As Campo remembers it, Morse started everyone arguing with each other and made the GOP unwelcoming. "Julie's style was scorched earth: burn, burn, burn, with no long-term plan with what to do after you burnt," Campo said. "It discouraged a lot of people from running."

Morse agrees the battle for the Minneapolis Republican Party left hard feelings. The party's old leadership was odd-man out. "The world belongs to people who show up. A lot of [conservative] people started showing up," she said.

Morse later married former State Representative and conservative GOP gubernatorial candidate Allen Quist. She said the changes in Minneapolis were part of the Republican Party's natural progression, as it shifted away from the moderate wing to the pro-life, family values party of Ronald Reagan - and eventually made Republicans the state's majority party.

The statewide success makes it less likely that the GOP will take a prescription some city Democrats offer: that Republicans could win if they would only run credible, moderate candidates.

Carpenter describes a sort of electoral death spiral for the Minneapolis GOP: the more one party dominates a political contest, the more the minority party tends to run maverick candidates, those with a political "death wish."

"The best is having two fairly even parties," she said. "Then both parties tend to have reasonable peoplethe truth is the state is becoming more Republican and more conservative. We live in the city, we live in the microcosm of 'Anti.' Anti-Bush, hate-Bush, hate-this, anti-cutting taxesyou go out to Eagan, it is pretty different."

Republican Walter Rockenstein is a textbook example of the state GOP moving away from city success. One of Minneapolis' old-school Republicans, Rockenstein represented the 11th Ward in southwest from 1974 to 1983. He ran unopposed in his last election, he said. He used to go to the Legislature and lobby his Republican colleagues such as Rep. Bill Dean, R-Minneapolis, legislators he knew from Edina or Richfield, or any Republican he could find.

He worked on the same issues that city leaders work on today - state aid, pensions and water quality.

He was a Minneapolis Republican voice that GOP leaders say is missing today. But whether a 2005 version of Rockenstein would make a difference today is unclear.

"I am not sure if I decided to run again for the City Council that I could get the party's endorsement," Rockenstein said. "I am not 'right' on any of the issues. I am pro-choice. I am against prayer in the schools. I am not a born-again Christian, even though I am the son of a Presbyterian minister and extremely active in my church. That is not good enough. You name the issue, I don't fit the pattern. I am not sure I'd want the party's endorsement if I did run."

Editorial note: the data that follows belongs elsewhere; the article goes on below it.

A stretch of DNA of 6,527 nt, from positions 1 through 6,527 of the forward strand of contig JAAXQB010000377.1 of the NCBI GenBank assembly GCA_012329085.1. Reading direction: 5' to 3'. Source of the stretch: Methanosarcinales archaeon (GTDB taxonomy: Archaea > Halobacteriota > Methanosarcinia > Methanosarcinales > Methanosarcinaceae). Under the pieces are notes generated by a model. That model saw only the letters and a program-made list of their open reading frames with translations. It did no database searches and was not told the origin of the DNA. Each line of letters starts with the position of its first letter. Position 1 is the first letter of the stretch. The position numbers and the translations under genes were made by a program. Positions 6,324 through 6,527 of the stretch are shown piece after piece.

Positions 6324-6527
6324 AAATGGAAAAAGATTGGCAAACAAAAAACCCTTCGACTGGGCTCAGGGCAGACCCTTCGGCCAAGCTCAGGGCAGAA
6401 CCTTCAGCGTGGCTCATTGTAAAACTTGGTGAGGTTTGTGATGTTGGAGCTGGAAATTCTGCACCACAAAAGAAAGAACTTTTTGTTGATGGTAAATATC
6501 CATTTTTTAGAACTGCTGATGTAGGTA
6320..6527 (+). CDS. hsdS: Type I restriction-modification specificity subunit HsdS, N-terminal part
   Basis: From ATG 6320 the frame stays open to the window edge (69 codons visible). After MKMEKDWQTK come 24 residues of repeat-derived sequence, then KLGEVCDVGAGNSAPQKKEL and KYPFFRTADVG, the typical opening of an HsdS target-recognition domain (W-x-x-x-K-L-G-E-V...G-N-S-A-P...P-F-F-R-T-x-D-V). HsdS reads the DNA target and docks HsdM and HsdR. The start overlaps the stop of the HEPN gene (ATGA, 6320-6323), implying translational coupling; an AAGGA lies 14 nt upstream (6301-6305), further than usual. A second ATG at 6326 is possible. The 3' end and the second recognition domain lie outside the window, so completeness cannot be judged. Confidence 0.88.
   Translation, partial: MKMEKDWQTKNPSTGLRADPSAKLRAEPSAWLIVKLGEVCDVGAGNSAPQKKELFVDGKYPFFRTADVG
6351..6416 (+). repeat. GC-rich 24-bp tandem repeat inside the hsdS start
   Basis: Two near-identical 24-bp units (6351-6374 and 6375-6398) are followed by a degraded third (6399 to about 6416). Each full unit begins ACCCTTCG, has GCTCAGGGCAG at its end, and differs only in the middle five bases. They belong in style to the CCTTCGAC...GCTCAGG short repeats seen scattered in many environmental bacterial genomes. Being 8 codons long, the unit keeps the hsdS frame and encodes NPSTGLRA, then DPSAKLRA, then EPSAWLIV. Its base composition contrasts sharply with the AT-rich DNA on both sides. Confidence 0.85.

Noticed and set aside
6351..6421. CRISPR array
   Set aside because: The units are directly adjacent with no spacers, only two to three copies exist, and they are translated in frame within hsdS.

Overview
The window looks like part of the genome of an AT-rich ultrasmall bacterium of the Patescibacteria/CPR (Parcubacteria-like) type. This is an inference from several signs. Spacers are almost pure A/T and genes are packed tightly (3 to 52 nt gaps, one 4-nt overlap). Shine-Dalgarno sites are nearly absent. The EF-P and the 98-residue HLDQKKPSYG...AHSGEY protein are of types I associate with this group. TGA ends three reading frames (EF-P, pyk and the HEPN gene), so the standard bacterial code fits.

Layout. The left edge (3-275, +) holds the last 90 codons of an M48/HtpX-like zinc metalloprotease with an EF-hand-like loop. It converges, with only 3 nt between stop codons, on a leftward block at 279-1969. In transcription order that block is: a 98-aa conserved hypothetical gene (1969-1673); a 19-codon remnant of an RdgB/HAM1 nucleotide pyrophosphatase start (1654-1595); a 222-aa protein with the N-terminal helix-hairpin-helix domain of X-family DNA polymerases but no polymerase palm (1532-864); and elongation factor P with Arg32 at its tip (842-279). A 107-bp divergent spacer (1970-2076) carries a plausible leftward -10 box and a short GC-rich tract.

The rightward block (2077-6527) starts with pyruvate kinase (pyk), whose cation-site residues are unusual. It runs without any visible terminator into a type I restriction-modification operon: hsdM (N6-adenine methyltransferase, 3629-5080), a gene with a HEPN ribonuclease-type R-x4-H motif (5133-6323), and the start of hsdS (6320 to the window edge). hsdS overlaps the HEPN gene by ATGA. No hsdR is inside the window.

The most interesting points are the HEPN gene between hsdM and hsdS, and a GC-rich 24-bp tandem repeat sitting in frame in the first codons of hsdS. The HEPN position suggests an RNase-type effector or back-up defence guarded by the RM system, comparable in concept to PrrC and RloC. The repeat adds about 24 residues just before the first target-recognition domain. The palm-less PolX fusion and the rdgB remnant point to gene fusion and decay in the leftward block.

Redistricting disputes

Campo also said Minneapolis Democratic redistricting plans diminished Republican power in the city on the City Council and in the Legislature.

The election map "was drawn for a purpose. It succeeded. I would tell you it succeeded to greatly," she said, noting the city now has no Republican representation.

For Campo, it's personal. She said was going to run for City Council in the 13th Ward after her unsuccessful State Senate race in 1990. The new ward map put her house two blocks into the 11th Ward, away from her political base.

Jeff Spartz, a former DFL Hennepin County commissioner familiar with the redistricting discussions, said there may have been some DFLers who wanted to hurt Republicans in redistricting. But "I would swear an oath that my friends and I did not have that intention. We realize the value of an effective minority."

He said Watergate and demographic changes had made it next to impossible to draw the boundaries to preserve Republican wards.

"By the time we realized there was a problem, it was too late," he said. "When the Republican Party was in jeopardy, there actually were discussions: is there a way to create four or five wards so you have that legitimate minority? No one could figure out how to do it."

Chuck Lutz, a DFL staff person on the 1981 redistricting commission, said the plan he worked on protected the five Republican incumbents. "When they chose not to seek reelection, their wards promptly turned to DFL."

The most recent Republican City Councilmember was Dennis Schulstad (12th Ward) who last served in 1997. Minneapolis' last Republican House member was Dean, who served from 1975 to 1982.